What’s on the agenda?

Meeting the heightened SEC requirements with innovative technology,


The number of proposed regulations and risk alerts put out by both the Securities and Exchange Commission (SEC) and the Financial Industry Regulatory Authority (FINRA) have made it clear the regulatory bodies plan to heighten the pressure on compliance requirements across several areas, including cybersecurity, cryptocurrency and what some have referred to as a “novel approach” to insider trading.

With such arduous requirements, the onus has been placed on firms to act quickly and decisively, defining and integrating new policies and procedures to meet the SEC’s demands.

Part #1

Breaking down the SEC’s priorities

While not a complete representation of the SEC’s priorities, these key areas make up some of the most significant changes being brought by the SEC in 2022.


The SEC will be examining these types of firms with a fine-tooth comb, looking for any deficiencies as it relates to the Investment Advisers Act of 1940 or risks pertaining to items such as disclosures, best interests, and MNPI.

The SEC will be focusing their reviews on:
“(1) The calculation and allocation of fees and expenses, including the calculation of post commitment period management fees and the impact of valuation practices at private equity funds.
(2) The potential preferential treatment of certain investors by RIAs to private funds that have experienced issues with liquidity,
including imposing gates or suspensions on fund withdrawals.
(3) Compliance with the Advisers Act Custody Rule, including the “audit exception” to the surprise examination requirement and related reporting and updating of Form ADV regarding the audit and auditors that serve as important gate-keepers for private fund investors.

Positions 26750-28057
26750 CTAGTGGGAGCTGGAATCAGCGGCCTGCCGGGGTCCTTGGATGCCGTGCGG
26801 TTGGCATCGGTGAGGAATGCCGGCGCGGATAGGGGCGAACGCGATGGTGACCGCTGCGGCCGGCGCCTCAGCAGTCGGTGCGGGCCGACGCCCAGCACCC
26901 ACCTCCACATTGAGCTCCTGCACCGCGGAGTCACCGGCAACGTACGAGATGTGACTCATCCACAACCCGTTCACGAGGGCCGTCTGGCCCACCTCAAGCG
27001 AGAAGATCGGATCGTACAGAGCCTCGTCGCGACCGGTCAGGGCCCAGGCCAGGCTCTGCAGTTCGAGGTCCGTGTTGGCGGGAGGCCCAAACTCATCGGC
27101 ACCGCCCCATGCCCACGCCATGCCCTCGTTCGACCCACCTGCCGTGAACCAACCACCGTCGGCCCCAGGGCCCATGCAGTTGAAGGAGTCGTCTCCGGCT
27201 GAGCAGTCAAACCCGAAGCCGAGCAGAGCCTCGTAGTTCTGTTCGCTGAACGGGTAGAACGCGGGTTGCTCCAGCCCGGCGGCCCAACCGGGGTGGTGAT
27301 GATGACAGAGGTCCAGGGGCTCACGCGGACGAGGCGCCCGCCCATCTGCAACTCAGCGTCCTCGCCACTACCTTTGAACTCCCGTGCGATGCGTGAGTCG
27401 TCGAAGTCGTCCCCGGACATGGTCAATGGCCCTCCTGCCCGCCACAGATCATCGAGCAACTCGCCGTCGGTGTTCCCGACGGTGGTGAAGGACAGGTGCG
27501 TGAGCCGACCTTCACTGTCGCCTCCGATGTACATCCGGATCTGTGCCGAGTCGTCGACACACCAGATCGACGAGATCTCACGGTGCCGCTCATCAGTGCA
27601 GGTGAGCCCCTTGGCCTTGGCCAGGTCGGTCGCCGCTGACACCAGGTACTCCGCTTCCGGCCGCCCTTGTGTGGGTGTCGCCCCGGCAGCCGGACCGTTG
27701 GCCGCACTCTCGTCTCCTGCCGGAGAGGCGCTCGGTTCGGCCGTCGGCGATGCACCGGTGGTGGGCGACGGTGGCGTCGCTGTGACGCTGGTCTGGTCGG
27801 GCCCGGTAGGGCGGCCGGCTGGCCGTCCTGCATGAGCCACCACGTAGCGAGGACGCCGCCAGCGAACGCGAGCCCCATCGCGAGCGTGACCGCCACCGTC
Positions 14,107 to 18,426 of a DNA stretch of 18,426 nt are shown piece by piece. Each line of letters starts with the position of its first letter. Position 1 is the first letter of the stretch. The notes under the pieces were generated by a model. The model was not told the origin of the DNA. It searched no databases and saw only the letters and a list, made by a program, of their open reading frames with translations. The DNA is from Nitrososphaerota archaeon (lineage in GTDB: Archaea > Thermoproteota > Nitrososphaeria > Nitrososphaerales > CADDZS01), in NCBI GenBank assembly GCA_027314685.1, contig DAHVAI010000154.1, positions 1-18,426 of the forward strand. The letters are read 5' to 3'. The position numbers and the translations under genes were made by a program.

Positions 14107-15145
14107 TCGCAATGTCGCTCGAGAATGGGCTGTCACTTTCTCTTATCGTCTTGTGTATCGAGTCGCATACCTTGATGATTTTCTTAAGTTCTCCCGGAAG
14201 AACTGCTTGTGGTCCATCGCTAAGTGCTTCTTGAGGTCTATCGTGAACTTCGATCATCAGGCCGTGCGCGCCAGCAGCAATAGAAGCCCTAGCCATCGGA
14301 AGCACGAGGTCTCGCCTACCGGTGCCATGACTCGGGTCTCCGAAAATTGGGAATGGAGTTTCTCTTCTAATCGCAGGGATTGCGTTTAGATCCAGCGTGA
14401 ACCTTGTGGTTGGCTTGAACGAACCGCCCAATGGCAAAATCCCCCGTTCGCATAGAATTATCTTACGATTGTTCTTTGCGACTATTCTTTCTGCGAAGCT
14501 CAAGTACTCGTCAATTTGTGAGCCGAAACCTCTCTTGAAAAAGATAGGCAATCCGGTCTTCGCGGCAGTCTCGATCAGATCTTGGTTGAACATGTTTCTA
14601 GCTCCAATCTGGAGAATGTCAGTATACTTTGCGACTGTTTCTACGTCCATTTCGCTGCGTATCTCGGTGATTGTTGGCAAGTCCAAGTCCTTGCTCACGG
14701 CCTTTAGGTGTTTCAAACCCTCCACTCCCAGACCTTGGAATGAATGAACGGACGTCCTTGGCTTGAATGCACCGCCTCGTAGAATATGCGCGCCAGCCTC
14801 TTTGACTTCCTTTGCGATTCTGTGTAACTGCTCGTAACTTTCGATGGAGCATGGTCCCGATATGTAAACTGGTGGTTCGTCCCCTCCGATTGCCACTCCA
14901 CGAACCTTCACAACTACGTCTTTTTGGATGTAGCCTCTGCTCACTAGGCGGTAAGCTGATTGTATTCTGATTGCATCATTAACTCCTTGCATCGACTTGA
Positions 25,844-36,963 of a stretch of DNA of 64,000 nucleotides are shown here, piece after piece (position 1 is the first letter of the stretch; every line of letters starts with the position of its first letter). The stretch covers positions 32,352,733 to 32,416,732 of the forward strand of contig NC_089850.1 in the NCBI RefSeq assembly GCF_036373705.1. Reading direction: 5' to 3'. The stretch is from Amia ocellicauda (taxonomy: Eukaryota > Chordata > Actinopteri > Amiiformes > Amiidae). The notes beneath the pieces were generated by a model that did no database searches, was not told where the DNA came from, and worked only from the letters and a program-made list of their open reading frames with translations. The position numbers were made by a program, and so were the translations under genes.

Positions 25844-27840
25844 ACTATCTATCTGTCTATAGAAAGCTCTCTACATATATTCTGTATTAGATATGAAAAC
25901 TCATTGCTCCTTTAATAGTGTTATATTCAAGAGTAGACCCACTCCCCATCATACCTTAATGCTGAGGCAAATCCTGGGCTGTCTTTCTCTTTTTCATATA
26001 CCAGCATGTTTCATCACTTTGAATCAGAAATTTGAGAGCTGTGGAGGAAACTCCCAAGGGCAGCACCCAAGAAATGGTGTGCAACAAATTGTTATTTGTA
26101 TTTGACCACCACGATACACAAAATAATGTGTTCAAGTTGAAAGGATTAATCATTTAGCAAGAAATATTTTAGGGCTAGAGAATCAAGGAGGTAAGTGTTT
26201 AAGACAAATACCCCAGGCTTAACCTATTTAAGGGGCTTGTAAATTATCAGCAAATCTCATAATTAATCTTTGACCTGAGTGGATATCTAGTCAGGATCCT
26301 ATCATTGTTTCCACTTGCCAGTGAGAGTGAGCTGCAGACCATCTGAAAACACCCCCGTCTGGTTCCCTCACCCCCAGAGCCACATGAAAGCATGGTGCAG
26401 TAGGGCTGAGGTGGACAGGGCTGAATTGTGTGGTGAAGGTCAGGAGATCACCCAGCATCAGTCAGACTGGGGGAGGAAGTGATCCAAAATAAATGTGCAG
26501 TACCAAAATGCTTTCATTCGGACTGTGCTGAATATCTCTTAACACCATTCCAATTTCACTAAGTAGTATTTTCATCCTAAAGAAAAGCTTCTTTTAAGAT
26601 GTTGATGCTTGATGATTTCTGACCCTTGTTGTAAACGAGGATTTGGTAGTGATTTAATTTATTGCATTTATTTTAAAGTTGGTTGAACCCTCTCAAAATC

(4) The adequacy of disclosure and compliance with any regulatory requirements for cross trades, principal transactions, or distressed sales.
(5) Conflicts around liquidity, such as RIA-led fund restructurings, including stapled secondary transactions where new investors purchase the interests of existing investors while also agreeing to invest in a new fund.”


Firms must ensure that all cyber activity is consistent with the stated requirements necessary to adequately protect a client’s critical information. As it relates to hybrid-work and the associated challenges that come with it, cybersecurity and “operational resilience” policies and procedures must reflect the new environment in which business is being conducted.

The SEC will focus their reviews on:
“(1) Safeguard customer accounts and prevent account intrusions, including verifying an investor’s identity to prevent unauthorized
account access.
(2) Oversee vendors and service providers.
(3) Address malicious email activities, such as phishing or account intrusions.
(4) Respond to incidents, including those related to ransomware attacks.
(5) Identify and detect red flags related to identity theft. (6) Manage operational risk as a result of a dispersed workforce in a work from-home environment. In the context of these examinations, the Division will focus on, among other things, broker-dealers’ and RIAs’ compliance with Regulations S-P and S-ID, where applicable.”


ESG-related investments have skyrocketed recently, with many investors looking at these types of investments as a means to increase their economic standing while simultaneously doing good for the world at large. The SEC takes issue when “materially false and misleading statements or omissions, which can result in misinformed investors.” In other words, they are taking specific efforts to reduce any and all greenwashing-related activities.

The SEC will be focusing their reviews on:
“(1) accurately disclosing their ESG investing approaches and have adopted and implemented policies, procedures, and practices designed to prevent violations of the federal securities laws in connection with their ESG-related disclosures, including review of their portfolio management processes and
(2) Voting client securities in accordance with proxy voting policies and procedures and whether the votes align with their ESG-related disclosures and mandates.
(3) Overstating or misrepresenting the ESG factors considered or incorporated into portfolio selection (e.g., greenwashing), such as in their performance advertising and marketing.”


This focus area is all about the client’s best interest. From conflicts of interests to disclosures, the SEC’s aim is to ensure all advisors place their client’s interest ahead of their own.

The SEC will focus their reviews on:
“(1) Revenue sharing arrangements.